Top 10 Trends in Banking – 2017

Top 10 Trends in Banking – 2017 13
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Published Date:13-07-2017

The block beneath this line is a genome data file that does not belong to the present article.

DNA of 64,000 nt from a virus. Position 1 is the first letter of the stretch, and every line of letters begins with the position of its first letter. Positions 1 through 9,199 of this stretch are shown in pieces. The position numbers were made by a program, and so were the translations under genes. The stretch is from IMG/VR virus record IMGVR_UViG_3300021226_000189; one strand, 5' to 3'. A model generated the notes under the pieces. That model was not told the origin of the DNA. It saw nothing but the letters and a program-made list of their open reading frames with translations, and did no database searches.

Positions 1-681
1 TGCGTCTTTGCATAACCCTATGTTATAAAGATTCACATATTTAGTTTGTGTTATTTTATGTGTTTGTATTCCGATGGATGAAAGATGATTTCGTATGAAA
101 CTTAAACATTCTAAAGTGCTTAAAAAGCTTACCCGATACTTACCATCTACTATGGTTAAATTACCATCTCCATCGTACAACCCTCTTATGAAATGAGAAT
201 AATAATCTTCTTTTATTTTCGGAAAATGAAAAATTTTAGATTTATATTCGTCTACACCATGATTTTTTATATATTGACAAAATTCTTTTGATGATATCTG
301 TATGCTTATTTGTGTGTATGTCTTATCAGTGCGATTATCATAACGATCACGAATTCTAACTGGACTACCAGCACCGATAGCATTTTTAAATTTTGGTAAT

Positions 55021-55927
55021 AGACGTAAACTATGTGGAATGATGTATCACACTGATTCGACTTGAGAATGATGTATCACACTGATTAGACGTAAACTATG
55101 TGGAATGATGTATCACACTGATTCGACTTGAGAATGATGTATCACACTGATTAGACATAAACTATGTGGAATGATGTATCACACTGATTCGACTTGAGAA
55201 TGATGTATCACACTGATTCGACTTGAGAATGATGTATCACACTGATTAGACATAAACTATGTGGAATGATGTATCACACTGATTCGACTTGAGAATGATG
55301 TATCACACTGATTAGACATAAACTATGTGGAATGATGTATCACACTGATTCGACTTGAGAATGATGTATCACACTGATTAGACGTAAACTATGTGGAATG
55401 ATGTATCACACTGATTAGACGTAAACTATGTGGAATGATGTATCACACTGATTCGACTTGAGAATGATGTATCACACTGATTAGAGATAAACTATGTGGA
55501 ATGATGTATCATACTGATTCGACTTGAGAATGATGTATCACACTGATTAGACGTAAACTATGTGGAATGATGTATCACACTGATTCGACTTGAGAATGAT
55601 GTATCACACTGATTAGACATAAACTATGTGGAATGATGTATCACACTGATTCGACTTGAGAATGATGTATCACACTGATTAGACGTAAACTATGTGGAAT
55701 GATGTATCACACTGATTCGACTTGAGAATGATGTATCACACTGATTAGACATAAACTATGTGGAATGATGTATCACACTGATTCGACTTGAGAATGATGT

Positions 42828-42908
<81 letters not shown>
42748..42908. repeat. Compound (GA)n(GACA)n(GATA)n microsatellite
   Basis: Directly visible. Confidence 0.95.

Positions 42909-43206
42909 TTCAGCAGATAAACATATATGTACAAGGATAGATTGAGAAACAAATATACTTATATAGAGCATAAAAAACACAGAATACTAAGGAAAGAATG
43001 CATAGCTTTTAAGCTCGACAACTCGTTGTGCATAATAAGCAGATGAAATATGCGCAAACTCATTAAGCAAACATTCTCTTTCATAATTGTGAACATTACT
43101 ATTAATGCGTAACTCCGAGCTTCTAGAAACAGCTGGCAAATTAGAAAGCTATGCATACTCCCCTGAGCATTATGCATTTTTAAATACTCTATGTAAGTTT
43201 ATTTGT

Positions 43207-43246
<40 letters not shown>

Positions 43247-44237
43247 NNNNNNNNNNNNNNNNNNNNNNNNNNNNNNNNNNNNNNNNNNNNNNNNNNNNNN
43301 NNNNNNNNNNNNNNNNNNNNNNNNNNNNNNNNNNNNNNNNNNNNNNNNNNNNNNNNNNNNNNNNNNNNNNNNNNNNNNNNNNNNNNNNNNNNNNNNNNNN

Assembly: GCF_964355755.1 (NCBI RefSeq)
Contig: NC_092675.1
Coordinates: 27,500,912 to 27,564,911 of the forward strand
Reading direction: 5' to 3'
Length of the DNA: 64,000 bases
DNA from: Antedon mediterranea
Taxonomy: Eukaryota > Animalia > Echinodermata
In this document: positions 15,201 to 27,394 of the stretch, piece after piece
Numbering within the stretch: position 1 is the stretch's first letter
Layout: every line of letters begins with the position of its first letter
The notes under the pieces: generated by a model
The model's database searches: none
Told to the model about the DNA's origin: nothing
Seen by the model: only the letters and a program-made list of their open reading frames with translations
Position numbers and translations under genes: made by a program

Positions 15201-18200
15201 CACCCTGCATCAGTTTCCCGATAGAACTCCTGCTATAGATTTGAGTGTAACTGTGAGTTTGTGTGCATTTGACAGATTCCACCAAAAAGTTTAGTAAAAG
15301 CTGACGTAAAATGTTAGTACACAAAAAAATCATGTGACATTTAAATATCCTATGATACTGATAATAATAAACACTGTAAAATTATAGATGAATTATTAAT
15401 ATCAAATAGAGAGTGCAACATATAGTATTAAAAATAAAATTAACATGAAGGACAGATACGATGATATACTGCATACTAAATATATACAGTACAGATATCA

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Banking the way we see it Top 10 Trends in Banking – 2017 What You Need to KnowTable of Contents Introduction 3 Trend 01: FinTech Firms Are Being Considered as Partners Rather than Competitors 4 Trend 02: Banks Are Using Open APIs to Monetize their Digital Assets and Data 6 Trend 03: There Is a New Shift in the Banking Business Model where Banks will be Acting as a Platform to many FinTech Firms 8 Trend 04: Banks are Investing in Cybersecurity Systems with the Increase in Cyber Threats 10 Trend 05: Banks Are Increasingly Adapting Public Cloud Services, as It Provides Flexibility and Agility 12 Trend 06: Banks Are Testing Augmented Reality to Provide Enhanced Customer Experience 14 Trend 07: Banks Have Been Working Together to Identify and Understand the Use Cases of Distributed Ledger Technology 16 Trend 08: Banks Are Looking at Cognitive Banking to Provide an Edge over Competitors 18 Trend 09: Banks Are Looking to Increase their Efficiency and Productivity by Investing in Robotic Process Automation 20 Trend 10: Banks are using Biometric Authentication Tools to Combat Identity Theft and Fraud 22Banking the way we see it Introduction With the proliferation of technology, banking customers are living in a connected world with their experience from other industries influencing their expectations from their financial services provider. This has led to an evolving customer-bank relationship necessitating banks to be more customer-centric by embedding themselves in customers’ lives to meet rising customer experience expectations. However, banks have been facing challenges in meeting customer expectations, as they are troubled with legacy challenges both in terms of technology and culture. While technology has been acting as an enabler for banks to make the right moves, it has also led to the growth of non-traditional firms, aka FinTech firms—which are leveraging technology to provide simple, easy-to-use, convenient, and cost-effective products and services to customers. However, FinTechs lack scale, access to a larger customer base, and expertise in handling regulations, all of which leading to a realization that there is significant scope for banks and FinTechs to collaborate and operate together—driving innovations and providing better products/services to customers. As the rise of FinTechs has had a significant impact on the industry on both technology and the business front, there is a growing trend of banks focusing on innovation by leveraging new technologies such as blockchain, biometrics, and robotic process automation. This document aims to understand and analyze the trends in the banking industry that are expected to drive the dynamics of the banking ecosystem in the near future. 3Trend 01: FinTech Firms Are Being Considered as Partners Rather than Competitors Banks are collaborating or partnering with FinTech firms to build an environment that nurtures innovation and meets the ever-evolving expectations of customers Background • Banks are burdened by their legacy systems and are focused on complying with regulations rather than meeting evolving needs and expectations of customers • FinTech firms have entered the industry with innovative products and services and are targeting the most profitable business segments • Owing to their innovative, convenient, and cheaper offerings, FinTech firms have started acquiring customers from traditional banks, as well as unbanked customers and traditional banks due to lack of favorable environment for innovation are finding it hard to compete with them Key Drivers • Collaboration with FinTechs provides a more conducive environment for innovation for banks free from constraints, which results in increased customer experience and often in a reduction of cost as well • Lack of leadership support, regulatory burdens, cultural and infrastructure limitations are hampering in-house innovation in banks • On the other hand, FinTechs lack the regulatory know-how (except in the case of RegTechs, which specialize in solutions pertaining to regulations), capital, and customer confidence that traditional banks possess Exhibit 1: Banks Collaborating with FinTechs Approaches to build FinTech Capabilities Benefits from Collaboration with and Drive Innovation FinTechs Partnership/ Increased customer experience Collaboration Funding/ Setting up Environment for innovation Investment Accelerators in FinTechs Reduced cost of operations Develop In- Acquire Non- Deriving better insights from data house traditional/ Capabilities FinTech Firms Delivering personalized services Banking executives agree that Banking executives say that FinTechs 59.3% 77.8% FinTechs are setting the bar higher provide opportunity for partnerships Source: Capgemini Financial Services Analysis, 2016; World FinTech Report, Capgemini 2017 4 Top 10 Trends in Banking – 2017Banking the way we see it Trend Overview • Entry of FinTech firms in the banking industry has compelled banks to look for new offerings by creating the best environment for innovation with the help of FinTechs, considering them as a partner rather than a competitor • This partnership can provide a sandbox type of approach for experimentation, with the freedom to test new ideas, as FinTechs are positioned outside the bank environment free from infrastructural and cultural constraints • Many leading banks are running startup programs to incubate FinTech companies or fund them through their venture capital arm, in addition to investing in accelerators and innovation labs: – BNP Paribas has launched their own internal accelerators/ incubators/tech hubs Lux Future Lab in Luxembourg and TEB startup House, and partnered 1 with other ecosystem stakeholders such as Partech Shaker and NUMA – Startupbootcamp FinTech New York has partnered with Deutsche Bank, Route 66 Ventures, and WilmerHale, further expanding the participation in its FinTech 2 Accelerator program – Motif Investing is partnering with J.P. Morgan where initial public offerings led by J.P. Morgan will be available directly to retail customers on Motif’s next- 3 generation online brokerage platform 4 • From 2013–2016, global investments in FinTech were at 62 billion , with investments peaking to 24.6 billion in 2015 Implications • Traditional banks can help FinTechs to scale up their business by providing financial infrastructure, capital, and access to their huge customer base • FinTechs can offer innovation and disruptive technologies to banks, which can help them enhance the banking experience for customers • Banks will be able to deliver new value and services with faster time to market, reduced costs, and improved return on investments • Collaboration will help both traditional banks and FinTech firms to focus on their core competencies and contribute in the areas of their expertise to have a better joint outcome 1 “BNP Paribas, leveraging Open Innovation to build the ‘Bank of Tomorrow”, Rudebaguette, April 2015, accessed November 2016 at 2 ”Deutsche Bank, Route 66 Ventures and WilmerHale Partner with Startupbootcamp FinTech New York”, Startupbootcamp, January 21, 2016, accessed November 2016 at 3 ”Motif Investing Partners With J.P. Morgan to Provide Retail Investors Exclusive Access to IPOs,Motif Investing”, November 21, 2015, accessed November 2016 at 4 ”Global Investments in FinTech Companies, CB Insights Database, October 3, 2016, accessed November 2016 at 5Trend 02: Banks Are Using Open APIs to Monetize their Digital Assets and Data Open APIs enable banks to integrate their products and services with third-party applications to provide customers a variety of products or services through the banking ecosystem and can also be monetized, in many cases Background • Traditional banks need to deal with increased competition from FinTechs and rising customer expectations, which is brought about by convenience and availability of advance technologies • With increasing digitization and inter-connectivity, it is important for banks to cultivate an ecosystem of innovation around customer data • Banks are looking for new revenue streams and ways to unlock the value of digital assets and customer data Key Drivers • The emerging ecosystem of Bank-FinTech partnerships and collaborations has paved the way for the data sharing economy • Many open initiatives and government regulations open up access to the customer data banks’ hold on other businesses: – Regulations such as Access-to-Accounts as part of Payments Service Directive (PSD II) and Open API (application programming interface) standards are paving the way for an open API ecosystem – Regulators in many other countries are also evaluating feasibility of open APIs with the aim to provide consumers with secure, less expensive, and easy-to-use financial services • A way for banks to monetize their digital assets and data Exhibit 2: API Economy Opportunities Customers Supports Innovation Third-party apps Agility and Cost Reduction New Revenue Generation Opportunities Banking Open APIs domain Challenges Customers Legacy Systems Bank Increases Load Volumes Bank specific apps Cyber Risk Considerations Source: Capgemini Financial Services Analysis, 2016 6 Top 10 Trends in Banking – 2017 Internal APIsBanking the way we see it Trend Overview • API is a technology protocol that allows diverse software components to communicate—if implemented in banks it would allow them to package their business assets and data, making them accessible both inside and outside an organization • API technology enables banks with the flexibility they need to provide the kind of product customization and experience that customers expect via third-party applications in this evolving digital age • Banks are expected to open up their APIs, enabling developers to build innovative apps that can be hosted on a bank’s app store • Integration of third-party applications through APIs will help banks address their weaknesses in any particular area 5 • Initiatives such as Open Bank Project will empower banks to enrich their digital offerings using an ecosystem of third-party applications • White-label solutions are expected to be developed by prominent banking players, which can be used by others by paying a fee • The possibility of white-label solutions and wide range of services are expected to give rise to the API economy Implications • Expect to see a growing number of alliances and acquisitions established around APIs • Banks gain the ability to provide differentiated product and value-added service • Can enable engagement of customers and the community at large to engage and co-innovate, such as hackathons and crowdsourcing • Would allow businesses and customers to have real-time access to all bank data, giving them accurate and up-to-date information on finances • Will allow customers to compare different bank products and services, save on their accounts, and have access to more personalized resources for making the right decisions, thereby increasing competition in the industry • Will help third-party lenders with historic customer trasactional data to underwrite loans and make better informed decisions • With open APIs, opoortunities of connecting customers to other services within the banking ecosystem and vice-versa may be endless 5 “Bank as a platform”, Open Bank Project, accessed November 2016 at 7Trend 03: There Is a New Shift in the Banking Business Model where Banks will be Acting as a Platform to many FinTech Firms Banks as a Platform (BaaP) is a complete shift in the banking business model, directly linking with FinTechs for their innovative solutions, enabling them to provide a one-stop shop for customers Background • FinTech players are raising the bar higher for the traditional banks, positioning themselves as transparent and simple alternative to the traditional banks • Though FinTechs do not provide full range of products and services, banks stand to lose out business in specific areas Key Drivers • Advent of new technologies is lowering the barriers for FinTech entry into the banking industry • Open APIs and related regulations are encouraging banks to have third-party integrations • Just like Amazon, banks also have an opportunity to earn revenue from their well-established banking systems Exhibit 3: Bank as a Platform Customers Insurance Payments Foreign Exchange, FinTechs FinTechs Remittances FinTechs API Layer Loan, Core Core Banking Platform Mortgages Banking • Compliance • Banking Accounts Bank FinTechs App • Credit Cards/Debit Cards • Customer Database Investing, Wealth Management Other Services Trading FinTechs FinTechs FinTechs Source: Capgemini Financial Services Analysis, 2016 8 Top 10 Trends in Banking – 2017Banking the way we see it Trend Overview • BaaP is a term that means traditional banks will be acting as a core financial platform, and will be directly linked to many FinTech enterprises • Banks have a substantial customer base, trust, stability, access to a large amount of capital, and proven experience in handling regulation requirements, along with a way to leverage agility and deliver the ability to innovate with technology expertise from FinTechs to provide a broader assortment of solutions and become a hub of distribution • The platform will provide customers with a one-stop shop, from which they will be able to access traditional banks for their core offerings, along with new solutions that are offered by FinTech firms Implications • With minimal infrastructure development, it will open the doors for banks to entirely new revenue streams • FinTech enterprises will have access to a huge customer base and a large financial network of traditional banks • Banks will be able to integrate their services and deliver new service offerings that will be superior in terms of cost, performance, speed, and convenience • Banks will be able to focus on what they know best, while offering the best products and services to customers from across the market 9Trend 04: Banks are Investing in Cybersecurity Systems with the Increase in Cyber Threats Increasing digitization and connectivity has triggered an increase in incidents of data breaches, compelling banks to strengthen their security systems Background • Increased adoption of web and mobile applications in the banking industry has made the industry prone to advanced cyber attacks • The hackers have become more professional and expert in breaking barriers established via traditional security measures Key Drivers • New technologies, increased digitization, and connectivity have increased the number of touch points for customers and have also increased banks’ vulnerability to attacks • Financial incentives gained by hacking banks and the sophistication of their security makes banks a tempting target • Cyber attacks have become more complex, data breaches are growing in size and frequency Exhibit 4: Cybersecurity Estimated cost to Is the expected business due to 400 bn 202bn market value for cyber attacks in 2015 cybersecurity for 2020 101010101 100101010010101 010101010101010101 10001100001001010100 00111001010120101010 10000101010101010001 010100000101010101 01111000101010 Respondents think 101010 Is the estimated cost cyber risk is the top 25% 2.1bn of breaches in threat in the financial 2019 globally services industry Source: Capgemini Financial Services Analysis, 2016; Systemic Risk Barometer Results Overview, DTCC, Q1 2016; “Cyber Crime Costs Projected To Reach 2 Trillion by 2019”, Steve Morgan, Forbes, January 17, 2016, accessed November 2016 at ber-crime-costs-projected-to-reach-2-trillion-by-2019/6d85c2f3bb0c 10 Top 10 Trends in Banking – 2017Banking the way we see it Trend Overview 6 • The Systemic Risk Barometer Survey of April 2016 noted cyber risk as the top threat in financial institutions by 25% of respondents, while 56% ranked cyber risk in their top five threats • Being the guardian of national wealth, governments have a special focus on safeguarding banks against security breaches • As banks come out of working in silos and try to integrate a diverse banking ecosystem, they will have to address security concerns to protect customers’ money and data • The global cybersecurity market is expected to grow from 122.4 billion in 2016 to 7 202.3 billion at a CAGR of 10.6% by 2021 : – The financial services industry is set to witness the highest growth of 11.6% CAGR during the forecast period Implications • Regulators now expect multiple layers of security from banks • Banks are forced to respond to cyber attacks with huge investments in cybersecurity and in other security technologies such as biometric authentication • Governement and regulators have paved the way for increased sharing of information regarding cyber attacks and attempts within national borders: 8 – The Cybersecurity Information Sharing Act of 2015 passed by the U.S. Senate encourages sharing among private entities and between private entities and the federal government • Banks need to treat cybersecurity as a business issue not as an IT issue, as poor security will not only lead to breach costs and litigations but it also erodes customer trust in the organization 6 Systemic Risk Barometer Survey, Results Overview, DTCC, Q1 2016 7 “Global Cybersecurity Report”, Research and Markets, 2016, accessed November 2016 at 8 “Cybersecurity Information Sharing Act of 2015”,, accessed November 2016 at 11Trend 05: Banks Are Increasingly Adapting Public Cloud Services, as It Provides Flexibility and Agility Banks are now increasingly moving toward public cloud-based banking infrastructures, as perceived security and regulatory risks recede Background • Traditionally banks have kept close control of their IT, supporting large in-house teams and building their own data centers • This is set to change as banks are looking closely at the opportunities to reduce the number of data centers and save costs by implementing public cloud-based infrastructures • The banking industry has usually shied away from public cloud implementation due to shared infrastructure and its perceived security and regulatory risks • Major global banks are increasing their cloud investments, many big banks are now focusing on public cloud deployments Key Drivers • Banks are facing the pressure to cut infrastructure costs and increase flexibility • Public cloud providers have understood the concerns regarding security and are now providing more security and compliance services • Shortened time to market for new products and services Exhibit 5: IT Spending for Public Cloud Services IT Spending for Public Cloud Service ( bn), 2015 - 2019E Top 3 Industry In IT Spending for Public Cloud Services ( bn), 2015 CAGR 2015 –19E 10 19.4% 120 8 6 80 8.6 4 6.8 6.6 40 2 0 0 Manufacturing Banking Professional 2015 2019E • Capital One is reducing its data center foot print from eight in 2014 to three in 2018 Public Cloud • Bank of America has plans to have only eight data centers by the end of 2016 Usage • The World Bank aiming to reduce its bank’s data center footprint from five to two Source: Capgemini Financial Services Analysis, 2016; Worldwide Public Cloud Services Spending Forecast, IDC, January 2016 12 Top 10 Trends in Banking – 2017 IT Spending ( bn) IT Spending ( bn)Banking the way we see it Trend Overview • The public cloud provides banks’ agility and flexibility to deploy an IT infrastructure without investing in their own physical infrastructure, which helps in reduction of costs • Combination of computing power of the cloud and Big Data enables banks to provide better insights and take better decisions • Cost of computing in the cloud has been on a decline, making the cloud an attractive cost-saving option for banks • Public cloud is offering a number of choices in engagement models such as Software as a Service, Platform as a Service, Infrastructure as a Service, and Data as a Service, which banks can opt as per their requirements • Use of a public cloud is very small in big banks, but research says they could go 9 from zero use to as much as 30% within three years • Though a public cloud is most suited for banking areas such as customer relationship management, IT development, application infrastructure, and analytics, it may increasingly find acceptance for other banking functions as well Implications • Enables agility and flexibility in their mid- and back-office that would let banks digitize their business on an end-to-end basis, rather than just overhauling the front end • Will act as a future service model for accessing banking technology, support business aspirations of innovation, and a means to rationalize IT operational requirements • Many banks are aiming to decrease the number of data centers after implementation of a public cloud: – Capital One is expecting to reduce its data center footprint from eight in 2014 to 10 three in 2018 – Bank of America plans to reduce its 31 data centers to only eight by the end of 11 2016 and a public cloud will be used for non-security sensitive workloads – The World Bank is implementing public cloud software and stated an ambitious aim to reduce its bank’s data center footprint from five to two • Some banks will likely proceed with caution, with adoption of a public cloud beginning with lower-risk computing workloads for testing and development or applications that aren’t mission critical 9 “Big Banks Starting to Embrace Public Cloud, Deutsche Bank Says”, Steven Norton, The Wall Street Journal, June 2016, accessed November 2016 at 10 “Why banks are finally cashing in on the public cloud”, Clint Boulton, CIO, CIO, May 10, 2016, accessed November 2016 at 11 “How Goldman Sachs and Bank of America use the cloud and containers”, Brandon Butler, Network World, December 9, 2015, accessed November 2016 at 13Trend 06: Banks Are Testing Augmented Reality to Provide Enhanced Customer Experience Banks are investing in augmented reality (AR), as it will enable them to deliver seamless solutions to customers and also provide an opportunity for banks to stand out from the crowd. Background • To keep customers loyal and continue using their service, banks are trying to adapt innovative ways for providing simple, convenient banking solutions for their customers • Customers nowadays have high expectations, demanding a certain quality of service, making it harder for banks to keep a competitive edge • Banks are focusing on adapting new technologies and finding innovative ways of delivering solutions to provide better customer experience Key Drivers • Competition from FinTech firms is forcing banks to innovate and find new growth opportunities • Tech-savvy millennials are the core of banking consumers with evolving expectations • Mobiles have become more advanced with high-end processors and built-in sensors with AR applications Exhibit 6: Augmented Reality Use Cases Enhancing Shopping Experience Enhancing Banking Virtual Branches Experience and Advisors Cross-Sale Education and Opportunities Recruitment Immersive Location-Based Experience Using Services Data Visualization Source: Capgemini Financial Services Analysis, 2016 14 Top 10 Trends in Banking – 2017Banking the way we see it • The rapid growth and adoption of AR applications: – Goldman Sachs has reported that across industries the VR/AR market will 12 reach 80 billion by 2025 Trend Overview • AR is the real-time use of information and other virtual enhancements, integrated with real-world objects • The ability to merge digital and physical realities will transform customer experiences, integrating banking seamlessly into everyday interactions • Visually appealing applications of AR can enhance customer experience by providing location-based offers, ATM locators, talking to a relationship manager, do a property search, or make payments • While applications of AR in banking functions are expected to increase over time, some banks have already launched various applications: – Commonwealth Bank of Australia has developed an app that when pointed at a property can give its listing details and other information that can be used to 13 make property decisions – An AR app was launched by Standard Chartered China that provides location- 14 based services like discount coupons – Westpac launched an AR app, which helps its customers to check card 15 balances, make payments, and find the closest bank or ATM branches – Citibank traders have been testing Microsoft HoloLens as a virtual workstation 16 to complement the bank’s existing devices and workflows Implications • Enables banks to provide enhanced customer service using immersive data visualization and location-based services • AR applications can help the banking industry to provide ease of access to accounts and quicker payments • In the not-so-near future, banks may replace traditional brick-and-mortar branches with virtual branches and advisors, saving time and capital 12 “Virtual & Augmented Reality”, Goldman Sachs Report, January 13, 2016, accessed November 2016 at 13 “CommBank app lets people snoop on your house price”, Louisa Hearn, The Sydney Morning Herald, August 4, 2010, accessed November 2016 at 14 “Standard Chartered China launches Breeze Living – first of its kind social, location-based mobile lifestyle mobile application” , Standard Chartered, April 15, 2011, accessed November 2016 at 15 “Augmented reality - world first for Westpac customers”, REDNews, August 5, 2014, accessed November 2016 at TM 16 “8ninths Develops ’Holographic Workstation’ for Citi Traders using Microsoft HoloLens, Business Wire, March 30, 2016, accessed November 2016 at 15Trend 07: Banks Have Been Working Together to Identify and Understand the Use Cases of Distributed Ledger Technology Banks are exploring distributed ledger technology applications by either collaborating, partnering with startups, or by creating incubators and innovation labs Background • Although significant advances have been made in technology, banks today are still maintaining traditional ledgers to record transactions within their ecosystems • Despite efforts to reduce complexity, the mid- and back-office functions remain slow and inefficient—with electronic transactions that can take place in the blink of an eye still taking days to settle and reconcile • The networks are expensive and vulnerable due to the processes that underpin asset ownership and asset transfer Key Drivers • Banks are increasingly willing to explore the potential use cases of distributed ledgers, such as those used in blockchain • The distributed ledger technology offers a high degree of transparency, faster settlement time, and broad process automation Exhibit 7: Blockchain Timeline Dec 2015, 2012, Ripple July 2015, Etherium Hyperledger payment protocol Blockchain launched project started released 2016, Startups and Nov 2013, Sept 2015, Jan 2009, Bitcoin major banks invest Bitcoin prices R3CEV Consortium Blockchain launched in blockchain crossed 1,000 launched technology Collaborative Projects Benefits of Blockchain • Eliminating intermediaries, which decreases settlement time R3CEV • Enhanced security features can nullify evolving cyber threats • Smart contracts allows for setup rules, as per requirements Hyperledger project • Data is consistent, error free, and reliableSystem is transparent and cannot be altered Ripple (Payments) • Simplifies the complex transactions and reduces costs Source: Capgemini Financial Services Analysis, 2016 16 Top 10 Trends in Banking – 2017Banking the way we see it • Banks have been looking for a solution that might counter the increasing number of cyber attacks and fraud: – Distributed ledger systems provide a significant security enhancement through decentralized public transaction records, especially in areas such as payments and credit card fraud Trend Overview • Distributed ledger technology operates on a peer-to-peer basis allowing distributed ledger operators to eliminate supervision, IT infrastructure, and their associated costs • Banks are adopting blockchain technology much faster than expected: – 15% of top global banks are expected to roll out commercial blockchain products by 2017, and 65% of banks are expected to have blockchain projects 17 in production over the next three years • Banks exploring distributed ledger technology use cases are following an approach that combines internal trials with involvement in consortia, which include their fellow banks, other financial institutions, and technology providers: – Ripple is a startup building a bit coin-like payment platform aimed at banks’ cross-border transfers and addressing the process, which is 18 currently expensive – R3 (R3CEV LLC), in partnership with Microsoft, leads a consortium of 45 financial companies in research and development of blockchain usage in the 19 financial system working on the transaction settling process – The Hyperledger project is an open source collaborative effort consisting of 80 20 members created to drive blockchain innovation Implications • Banks are working together on distributed ledger systems in order to identify opportunities and test the proof of concept • Cross-border transfers will be cheaper and faster, thereby enabling a reduction in the settlement time since intermediaries will be removed • The technology will remove documentation bottlenecks caused by duplication, and reduce costs and complexity • Distributed ledger technology will have an impact on domestic settlings, trading activities, and know your customer-related activities 17 “Banks adopting blockchain ‘dramatically faster’ than expected: IBM”, Jemima Kelly, Technology News, September 28, 2016, Reuters, accessed O tober 2016 at 18 “Ripple: It’s Time for a Blockchain Cross-Border Payment Network”, Elliot Maras, Cryptocoinstm News, July 16, 2016, accessed November 2016 at 19 “R3 Blockchain Consortium Partners With Microsoft”, Michael Del Castillo, Coindesk, April 4, 2016, accessed November 2016 at 20 “Blockchain and Hyperledger Project: beyond the hype”, Carlo R.W. de Meijer, Blockchain Observations, September 12, 2016, Finextra, November 23, 2016, accessed November 2016 at 17Trend 08: Banks Are Looking at Cognitive Banking to Provide an Edge over Competitors Artic fi ial Intelligence (AI) and cognitive technology enable banks to speed up its digitization initiatives and provide targeted, customized products and services Background • As more and more customers move toward digital channels, the amount of data generated from their interaction with banks is increasing exponentially in volume as well as in complexity • While analytics is already being applied by most banks on this Big Data, full potential is yet to be realized as systems are unable to understand and process varied kinds of non-pre-defined datasets • Banks are in the need of technology that can help cope with these data challenges to keep pace with competitors and fulfill customer expectations Key Drivers • Banks are looking at cutting down their operational costs, more so now due to pressure on margins and the capability of AI to make operations efficient, thus cutting down costs • With plenty of regulation and compliance-related requirements in place, banks are always at risk of non-fulfillment of obligations resulting in penalties • Owing to their experiences in other aspects of life, customers are expecting a pleasurable service experience and from their banks and addressing these expectations would require huge investments by banks in customer support with the absence of AI Exhibit 8: Cognitive Banking Customers Bank Front Ofc fi e (Branches and call centers) Customer-Facing AI – Chatbots, Cognitive Agents Back Offic e (Data Compliance, Policies, Support Entry, Processing) and Regulations AI and Cognitive Cognitive Advisors, Robotic AI-Enabled Enabled Analytics Process Automation Expert Systems Source: Capgemini Financial Services Analysis, 2016 18 Top 10 Trends in Banking – 2017Banking the way we see it Trend Overview • AI and cognitive technologies are being applied in the banking industry mainly toward customer relationship management, identity authentication, anti-money laundering, compliance, risk control, and other operational aspects • AI has started playing a major role in customer service activities: – Customer service through chatbots or voice assistants has already been adopted by several banks including Santander UK, Atom Bank, Swedbank, 21 and Digibank , thereby enabling them to address customer requests to a greater extent – Even for physical channels such as branches, banks are experimenting by adopting humanoid robots that can not only greet customers but can also have conversations with them – It is not only customer self-service channels where AI is finding adoption, banks such as RBS have launched advanced AI to enable its staff to answer customer 22 queries more efficiently • Unlike prevalent analytics being used by banks, AI has self-learning capabilities, making it possible to process varied types of data, thereby enabling banks to offer relevant and personalized solutions and services to their customers • Putting AI and cognitive systems in place can also help in fulfilling compliance and anti-fraud requirements, potentially saving banks from huge penalties arising due to non-compliance or security breaches • Banks looking for better operational efficiency are also looking at AI as a potential solution because of its capability of intelligently managing automated processes, which minimizes errors • Owing to its importance, AI is already grabbing a significant mindshare of banking executives, as 52% believe AI to be one of the emerging technologies impacting 23 the banking industry Implications • AI will find its application in helping derive decisions of a bank by suggesting possible courses of action backed by data analysis • With the emergence of FinTech firms, banks will explore the possibility of using AI to improve efficiency and customer experience • AI adoption will be aided by the decline in cloud-based computing costs • Adoption of AI by banks is expected to have a significant impact on the job profiles of their employees 21 “Artificial intelligence in banking – a pain in the bot?”, Luis Rodriguez, BANKNXT, accessed November 2016 at 22 “RBS installs advanced ‘human’ AI to help staff answer customer queries”,, March 3, 2016, accessed November 2016 at 23 Capgemini and LinkedIn World FinTech Report, 2017 19Trend 09: Banks Are Looking to Increase their Efc fi iency and Productivity by Investing in Robotic Process Automation Robotic process automation (RPA) is a highly efc fi ient way to help banks reduce IT spending without compromising service provisioning Background • The banking industry is facing considerable threats, internally and externally, leading to pressure on both the top and bottom lines • As banks face the threat of disruption, there has been an increasing focus on transforming their internal systems to stay at pace with external challenges, however, the complexity involved in legacy transformation is forcing banks to explore innovative ways to drive internal efficiencies Key Drivers • Increasing competitive pressures and low-interest-rate environments are leading to thin margins and banks are exploring ways to improve their operational efficiencies to bring down cost/income ratios • Increased complexity of banking systems (presence of multiple legacy systems and challenges of data management across systems), is leading to streamline the processes and reduce manual intervention (straight through processing) • As the cost of regulatory compliance is on the rise, the use of human intervention is becoming arduous and is prone to errors Exhibit 9: Why Robotic Process Automation? Onshore Labor Offshore Labor Digital Labor Improved Quality: Improved Service Delivery: Cost Savings: • 100% accuracy • Improved process quality, • Cost reduction of 35–65% speed, and continuity in onshore and 10–30% in offshore delivery Scalability: Operations Optimization: Quick Breakeven: • Training of robots can be • Improved data gathering • Investment recovery period done at same time and optimized operations of 6–9 months Higher Efficiency: Regulatory Compliance: Costs fraction of Human • Ability of working 24X7 • 100% compliance with Equivalent: stated regulatory • Cost 1/3 of an offshore FTE requirement and 1/5 of an onshore FTE Cumulative Increase in effi ciencies Decrease in productivity in running the cycle time and effort improvement business costs Source: Capgemini Financial Services Analysis, 2016 20 Top 10 Trends in Banking – 2017